The Practice

Find a plot of land, whether dirt, grass, or sand, and make it your designated grounding space. Once you find your space, go for a walk, play with your dog, read a book, enjoy a picnic or a nap. If you are close to the beach, bury your feet in the sand, or better yet, in the ocean. If a park is close by, choose a little grassy patch. No grass or sand? Dirt will do too – don’t be afraid to get in there. Aim to ground for 20-30 minutes a day, which will allow your body enough time to absorb the energies and should be enough to start to ease pain, tension and stress.

The City-Bound Alternative

If you are living in a concrete jungle with no reasonable plot of land or surface available to you, there is an alternative. You can buy grounding mats and sheets, which are used to mimic the energies of the earth. Simply place the sheet on your bed and enjoy a regular flow of electrons throughout your night’s sleep, or place a grounding mat on the floor of your favourite work or rest space. Under your work space is especially good, since the electromagnetic exposure is strong there.

Make it Mindful

Make a little mental note before you ground, observing your stress levels, aches or pains and how you feel. Notice any areas of stress, anxiety, anger or tension in your body. Then compare the change after grounding for 20-30 minutes.

3 Sources Take-Away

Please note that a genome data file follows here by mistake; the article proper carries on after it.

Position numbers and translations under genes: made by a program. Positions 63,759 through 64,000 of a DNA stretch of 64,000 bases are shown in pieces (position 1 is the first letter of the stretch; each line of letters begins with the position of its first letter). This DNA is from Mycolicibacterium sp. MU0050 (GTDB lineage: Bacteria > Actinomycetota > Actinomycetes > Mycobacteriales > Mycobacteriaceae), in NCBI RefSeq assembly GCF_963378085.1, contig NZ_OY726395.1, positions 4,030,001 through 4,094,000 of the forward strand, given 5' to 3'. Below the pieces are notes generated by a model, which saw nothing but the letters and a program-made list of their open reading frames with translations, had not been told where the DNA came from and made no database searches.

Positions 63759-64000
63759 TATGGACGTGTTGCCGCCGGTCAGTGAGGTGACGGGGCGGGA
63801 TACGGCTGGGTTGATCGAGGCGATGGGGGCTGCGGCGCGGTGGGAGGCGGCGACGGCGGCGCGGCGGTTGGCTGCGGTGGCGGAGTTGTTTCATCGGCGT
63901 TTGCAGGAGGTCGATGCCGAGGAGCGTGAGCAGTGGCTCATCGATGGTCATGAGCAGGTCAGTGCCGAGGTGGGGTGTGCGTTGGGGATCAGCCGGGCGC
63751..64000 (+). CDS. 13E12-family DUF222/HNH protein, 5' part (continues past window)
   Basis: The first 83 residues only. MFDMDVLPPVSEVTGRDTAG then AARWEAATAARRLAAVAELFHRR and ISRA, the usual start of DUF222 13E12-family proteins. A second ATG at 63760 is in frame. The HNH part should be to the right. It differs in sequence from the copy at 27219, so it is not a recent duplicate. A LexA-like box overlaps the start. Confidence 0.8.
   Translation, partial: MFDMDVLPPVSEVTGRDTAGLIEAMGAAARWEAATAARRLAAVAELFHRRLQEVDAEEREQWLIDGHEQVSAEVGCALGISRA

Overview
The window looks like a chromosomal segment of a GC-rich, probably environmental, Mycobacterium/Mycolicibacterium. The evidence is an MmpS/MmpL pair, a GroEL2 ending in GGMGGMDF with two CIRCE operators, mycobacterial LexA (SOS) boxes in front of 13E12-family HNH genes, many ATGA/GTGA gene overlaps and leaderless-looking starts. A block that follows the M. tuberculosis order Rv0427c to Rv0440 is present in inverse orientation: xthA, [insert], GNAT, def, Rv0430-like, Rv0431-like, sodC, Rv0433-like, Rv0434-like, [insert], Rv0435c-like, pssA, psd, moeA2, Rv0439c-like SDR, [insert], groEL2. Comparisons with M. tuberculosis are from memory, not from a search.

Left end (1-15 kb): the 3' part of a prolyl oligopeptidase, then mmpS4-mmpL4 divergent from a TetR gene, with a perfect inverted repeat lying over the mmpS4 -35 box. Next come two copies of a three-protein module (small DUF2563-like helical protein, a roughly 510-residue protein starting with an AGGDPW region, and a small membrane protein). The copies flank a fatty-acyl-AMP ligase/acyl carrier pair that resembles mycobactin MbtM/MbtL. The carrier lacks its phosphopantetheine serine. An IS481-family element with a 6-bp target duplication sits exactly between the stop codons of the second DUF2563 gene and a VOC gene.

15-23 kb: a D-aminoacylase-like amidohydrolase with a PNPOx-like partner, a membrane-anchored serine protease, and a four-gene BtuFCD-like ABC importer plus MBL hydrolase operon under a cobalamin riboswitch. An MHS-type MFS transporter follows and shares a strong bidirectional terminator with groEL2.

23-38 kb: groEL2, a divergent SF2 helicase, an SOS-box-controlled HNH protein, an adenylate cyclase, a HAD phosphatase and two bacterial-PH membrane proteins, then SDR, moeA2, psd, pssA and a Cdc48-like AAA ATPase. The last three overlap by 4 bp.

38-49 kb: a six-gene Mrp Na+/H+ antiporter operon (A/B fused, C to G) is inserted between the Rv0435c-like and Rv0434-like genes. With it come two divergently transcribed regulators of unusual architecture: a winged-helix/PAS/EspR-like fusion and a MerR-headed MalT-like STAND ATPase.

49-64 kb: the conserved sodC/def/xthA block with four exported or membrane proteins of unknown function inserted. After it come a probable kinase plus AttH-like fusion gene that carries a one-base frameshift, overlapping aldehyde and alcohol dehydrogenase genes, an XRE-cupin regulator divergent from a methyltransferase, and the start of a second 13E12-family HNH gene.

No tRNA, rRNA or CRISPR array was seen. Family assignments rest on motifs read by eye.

I am a huge fan of grounding, so much so that I believe in doing it the real way (feet in grass, sand and dirt). However, a little assistance from a grounding mat, or sleeping with grounding sheets to maximise the therapy’s benefits is especially helpful – particularly if you are working with a few health challenges.

Grounding is one of the most intuitive wellness practices out there. This instant connection to earth became my saving grace during COVID-19 quarantine by shifting my outlook on life and helped me to feel more balanced, present and grateful. This is not so surprising when you think humans and nature have always co-evolved together, so getting outside can feel like coming home.

Perhaps it’s time to take a step back (barefooted of course), find your natural surface, kick off your shoes, “plug in” and feel the true benefits of connecting to the earth’s energy resource for yourself. If you decide to give it a try I’d love to know. Please feel free to leave a message in the comments below.

comments +

  1. Heather MacDonald says:

    Love this! I found grounding about 6 weeks ago and have been reaping great benefits from it. Thank you for this article as it reinforces the information I read

  2. Wendy Ellis says:

    I have recently read about grounding. I am fascinated. I have had chronic back pain for years, which has mostly resolved through Feldenkrais movements. However I am finding muscle tiredness and some new areas of pain and inflation. I am a horse rider and coach and equine body worker of the good age of 60…i have found myself slowing down and I am not loving this ‘aging’ I want to keep going til 80. Now having found grounding. I have started two days only so far to sit with my feet on the grass. It would be awesome if I do feel an improvement and will be able to share this journey.

    • Rachel Baker says:

      Thank you for sharing Wendy. I have found grounding enormously helpful in my own healing journey on many different levels from shifting my mindset to reducing stress. x

Leave a Reply

Your email address will not be published. Required fields are marked *

Helping people reclaim, attain and maintain optimal health


follow along